We must not make democracy a liability Featured

  • Written by  Patrick Smith
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We must not make democracy a liability

A new wave of African governments understand how to work with business, says former president of Nigeria, Olusegun Obasanjo, warning that the price of economic failure is rising

He is the walking contradiction to the aphorism that there are no second acts in politics. A spritely 80 years old, Nigeria’s former president Olusegun Obasanjo has had second, third, fourth and fifth acts. Some say he has started an entirely new play. His current role – gentleman farmer and elder statesman – seems to suit him best of all.
Diplomacy and tact were never priorities for the squash-playing former general. When Obasanjo speaks his mind, he makes waves – even 10 years after he walked out of the presidential villa in Abuja at the end of his second elected term in 2007.
That is because, more than any man alive, Obasanjo represents the continuum, its peaks and troughs, of post-independence Nigeria. Generals dominated a succession of military regimes, then some went into business. Others went into electoral politics. Obasanjo went into both.
He fought in the civil war, then emerged as military leader in 1977 after his friend Murtala Mohammed was assassinated. After a tumultuous interregnum of failed civilian governments and coup d’états, the newly established People’s Democratic Party (PDP) put Obasanjo on its presidential ticket in 1999. He won hands down.
It took Muhammadu Buhari – another former military leader and also an officer in the civil war – three attempts before he won the presidential election in 2015. Will Buhari be the last general to make that transition to civilian politics? “Oh, he’s the last of the Mohicans!” laughs Obasanjo. “Even if there will be another military leader, it will not be one of those who participated in the civil war.”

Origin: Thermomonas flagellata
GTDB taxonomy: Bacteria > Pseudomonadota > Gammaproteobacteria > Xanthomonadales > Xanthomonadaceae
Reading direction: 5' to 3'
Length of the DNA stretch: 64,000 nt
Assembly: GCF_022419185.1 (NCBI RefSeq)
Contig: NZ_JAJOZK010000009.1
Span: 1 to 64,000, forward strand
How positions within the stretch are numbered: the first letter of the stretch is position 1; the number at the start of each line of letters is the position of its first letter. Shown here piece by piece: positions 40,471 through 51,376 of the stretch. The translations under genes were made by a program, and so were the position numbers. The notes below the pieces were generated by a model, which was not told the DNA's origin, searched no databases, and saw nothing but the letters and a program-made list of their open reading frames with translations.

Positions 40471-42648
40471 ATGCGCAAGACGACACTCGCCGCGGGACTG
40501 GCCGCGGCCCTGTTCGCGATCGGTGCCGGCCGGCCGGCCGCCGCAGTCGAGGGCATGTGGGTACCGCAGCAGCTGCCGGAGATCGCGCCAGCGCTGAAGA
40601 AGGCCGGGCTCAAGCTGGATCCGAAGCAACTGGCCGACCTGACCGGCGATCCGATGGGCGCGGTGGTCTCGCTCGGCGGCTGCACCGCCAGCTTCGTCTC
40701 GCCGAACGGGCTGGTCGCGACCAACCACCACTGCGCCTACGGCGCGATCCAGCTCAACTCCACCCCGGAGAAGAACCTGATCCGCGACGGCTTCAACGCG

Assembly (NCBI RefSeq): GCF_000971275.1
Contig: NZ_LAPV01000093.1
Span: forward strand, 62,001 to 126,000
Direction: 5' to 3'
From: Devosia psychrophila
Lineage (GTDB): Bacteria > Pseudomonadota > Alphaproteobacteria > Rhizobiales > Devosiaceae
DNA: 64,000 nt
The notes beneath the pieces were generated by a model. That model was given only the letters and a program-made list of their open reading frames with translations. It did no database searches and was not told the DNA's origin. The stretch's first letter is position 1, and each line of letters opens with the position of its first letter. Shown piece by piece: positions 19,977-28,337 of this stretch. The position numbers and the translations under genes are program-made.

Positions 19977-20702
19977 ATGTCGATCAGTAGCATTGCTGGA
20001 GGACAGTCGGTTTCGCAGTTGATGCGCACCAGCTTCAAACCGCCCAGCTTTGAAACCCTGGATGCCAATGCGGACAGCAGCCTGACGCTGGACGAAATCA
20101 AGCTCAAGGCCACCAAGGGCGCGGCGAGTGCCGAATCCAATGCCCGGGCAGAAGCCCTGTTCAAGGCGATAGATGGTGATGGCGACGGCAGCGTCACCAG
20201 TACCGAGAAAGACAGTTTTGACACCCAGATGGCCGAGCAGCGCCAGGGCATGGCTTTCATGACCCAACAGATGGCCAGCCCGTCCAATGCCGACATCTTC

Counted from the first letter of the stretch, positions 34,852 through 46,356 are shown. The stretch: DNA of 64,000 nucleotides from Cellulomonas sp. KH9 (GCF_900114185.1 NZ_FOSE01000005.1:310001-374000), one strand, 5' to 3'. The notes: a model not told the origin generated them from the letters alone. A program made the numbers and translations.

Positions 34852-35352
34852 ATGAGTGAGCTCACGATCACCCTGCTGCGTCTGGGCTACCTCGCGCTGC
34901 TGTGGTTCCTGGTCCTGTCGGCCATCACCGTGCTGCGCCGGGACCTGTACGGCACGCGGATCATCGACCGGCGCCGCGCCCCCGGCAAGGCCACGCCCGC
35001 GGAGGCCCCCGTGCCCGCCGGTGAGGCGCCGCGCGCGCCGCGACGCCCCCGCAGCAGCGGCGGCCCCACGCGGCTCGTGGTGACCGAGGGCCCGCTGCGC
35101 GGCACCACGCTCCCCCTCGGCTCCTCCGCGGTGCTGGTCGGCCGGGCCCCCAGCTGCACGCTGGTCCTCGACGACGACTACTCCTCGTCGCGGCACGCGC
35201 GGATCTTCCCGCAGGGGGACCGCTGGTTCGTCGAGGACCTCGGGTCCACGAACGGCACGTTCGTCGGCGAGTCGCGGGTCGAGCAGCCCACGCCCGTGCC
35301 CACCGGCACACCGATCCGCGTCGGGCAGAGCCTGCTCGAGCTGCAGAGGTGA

Championing business
Coursing around Africa, promoting a new book called Making Africa Work with his fellow authors Greg Mills and Jeffrey Herbst, Obasanjo makes much of most politicians’ failure to understand economics. The writers point to the need for governments to tackle the challenges of demographic growth, unemployment, urbanisation, the infrastructure deficit and technological change.
And what about President Buhari’s government in Nigeria? Did Obasanjo have any sympathy for those businesspeople who complain the government is not listening to them? “Unfortunately, I think they are right,” he fires back with a slightly pained expression. “You have to have the awareness that business is the instrument of development, job creation, wealth generation – and the public sector has to provide the conducive environment.”
Although President Buhari’s close aides deny they are anti-­business, they argue that they have inherited a toxic and highly corrupt relationship between government and business. Obasanjo accepts that millions voted for Buhari because of his anti-corruption credentials: “We must make demo­cracy an asset not a liability.”
But he adds that anti-graft policies should not block co­operation between government and business: “If you don’t get that, particularly at the highest level of government, then you’re not getting anywhere.”